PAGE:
Back on the train towards Liverpool then, and just a couple of stops to a place called 'Town Green', where if you stride it out at some sort of pace, you can reach today's key BRAPA tick in Aughton in around 20 minutes.

High on my agenda for quite a while now, Stanley Arms, Aughton (2139 / 3702) was a very satisfying tick to get done, and it helped that it was the only real challenger to Heatons Bridge for pub of the day, though probably just falling short.  One of those rarities that have much food going on, but somehow manage to retain a pure pubby hubbub, the carpet of course being a great help.  All life was here, as I peered into a gap between jolly bar blocking 'scousers' (the accents seemed stronger here but being in Lancs, they may resent the allegation).  An army of beautiful barmaids all fight over who would be first to serve me - or at least, that is how my 3-pint brain decided to view it, the Neptune Ezili is drinking fabulously, and I sit at a small table in the main area, witnessing the strange way everyone was sat on bar stools, and how busy the kitchen was for 3pm on a Thursday.  My phone signal was close to zero inside so I couldn't check how long I needed to give myself to walk back to Town Green to catch this train.  Better not be tardy.  Down the hatch!  Glug, glug. glug. 

To make matters worse, seconds after leaving the pub, the sky suddenly went very dark and a huge hailstorm started.  I realised I'd given myself just about enough time to catch this train.  But I end up stopping and chatting to a lady out walking her dog about the weather, as we Brits love to do.  It cannot have been more than a thirty second chat, but I soon found myself have to jog intermittently to make this train.  Puffing and blowing, I race around the corner for the station, and make it with one minute to spare!  

It'd be nice to be back in York for reasonable o'clock, what with work the following day, so if I was to have a pint in Liverpool, it'd ideally be something close to Central or Lime Street.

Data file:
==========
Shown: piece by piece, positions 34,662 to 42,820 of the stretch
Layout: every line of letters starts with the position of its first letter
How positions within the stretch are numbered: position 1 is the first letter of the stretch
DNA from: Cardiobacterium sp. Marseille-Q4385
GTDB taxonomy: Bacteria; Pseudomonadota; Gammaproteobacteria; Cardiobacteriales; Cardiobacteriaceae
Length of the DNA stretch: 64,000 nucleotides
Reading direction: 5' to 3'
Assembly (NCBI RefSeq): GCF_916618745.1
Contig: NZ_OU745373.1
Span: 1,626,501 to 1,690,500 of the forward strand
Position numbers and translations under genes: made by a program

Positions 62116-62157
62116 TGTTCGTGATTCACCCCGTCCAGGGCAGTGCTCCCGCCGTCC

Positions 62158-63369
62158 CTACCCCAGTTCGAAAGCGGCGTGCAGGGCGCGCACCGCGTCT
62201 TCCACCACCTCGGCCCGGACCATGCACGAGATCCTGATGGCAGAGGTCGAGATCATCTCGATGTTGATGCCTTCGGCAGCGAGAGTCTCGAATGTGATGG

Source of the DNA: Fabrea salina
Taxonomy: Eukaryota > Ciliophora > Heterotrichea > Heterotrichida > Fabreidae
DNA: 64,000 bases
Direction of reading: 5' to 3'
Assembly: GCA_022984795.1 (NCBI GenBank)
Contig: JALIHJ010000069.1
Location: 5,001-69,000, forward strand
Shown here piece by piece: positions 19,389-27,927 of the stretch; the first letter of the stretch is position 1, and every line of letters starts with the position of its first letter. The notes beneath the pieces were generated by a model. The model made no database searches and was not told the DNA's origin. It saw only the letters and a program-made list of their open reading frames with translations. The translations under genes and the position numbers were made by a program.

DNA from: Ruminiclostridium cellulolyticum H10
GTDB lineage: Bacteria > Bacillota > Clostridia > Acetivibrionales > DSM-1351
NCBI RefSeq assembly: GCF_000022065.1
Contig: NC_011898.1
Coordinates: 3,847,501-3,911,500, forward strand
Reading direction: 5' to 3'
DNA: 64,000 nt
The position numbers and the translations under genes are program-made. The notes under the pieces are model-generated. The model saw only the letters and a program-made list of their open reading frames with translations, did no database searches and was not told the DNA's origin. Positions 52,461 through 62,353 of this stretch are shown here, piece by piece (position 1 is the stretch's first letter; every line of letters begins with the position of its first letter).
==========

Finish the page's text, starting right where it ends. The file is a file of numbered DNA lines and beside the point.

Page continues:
Four ticks were needed in the city, three of them fitting the 'close to Central' description, the closest being this .....

I've not got a lot to say about Head of Steam, Liverpool (2140 / 3703), it was functional, cavernous, the staff were efficient, and pop punk from the early noughties echoed around the place.  I wondered why, at work chucking out time, it wasn't even remotely busy.  I'd ordered a Ossett & Roosters Coconut Porter, well kept n all, I don't dislike coconut like a lot of people, but this just had that weird Sorachi taste which I can't abide in beers.  Cat piddle.  Despite having never tasted cat piddle.  I've lived with enough cats, one blind, many scared of their own shadows, who like piddling in inappropriate places, so yes, I would consider myself something of a Cat Piddle Connoisseur - which funnily enough is the name of the new Antic pub in St Helens opening 3 hours a week.  Head of Steam's used to excite me in the early days, well I liked the one in Newcastle & Durham at least, and Huddersfield, but the more recent ones like Hull n Sheffield, and now this, sort of leave me cold.  Though the new L**ds one on Park Row I do like.  Anyway, I've waffled enough in the absence of anything constructive to say.  Story of my life.

So that was all very fun, a nice 'foot in the door' on my Lancs Thirsty Thursday quest.  

I will be back same time tomorrow to try and make sense of a 9 pub epic in Windsor, Clewer Village, Maidenhead, Reading & Caversham.  Don't expect great levels of detail or insight! 

Take care, Si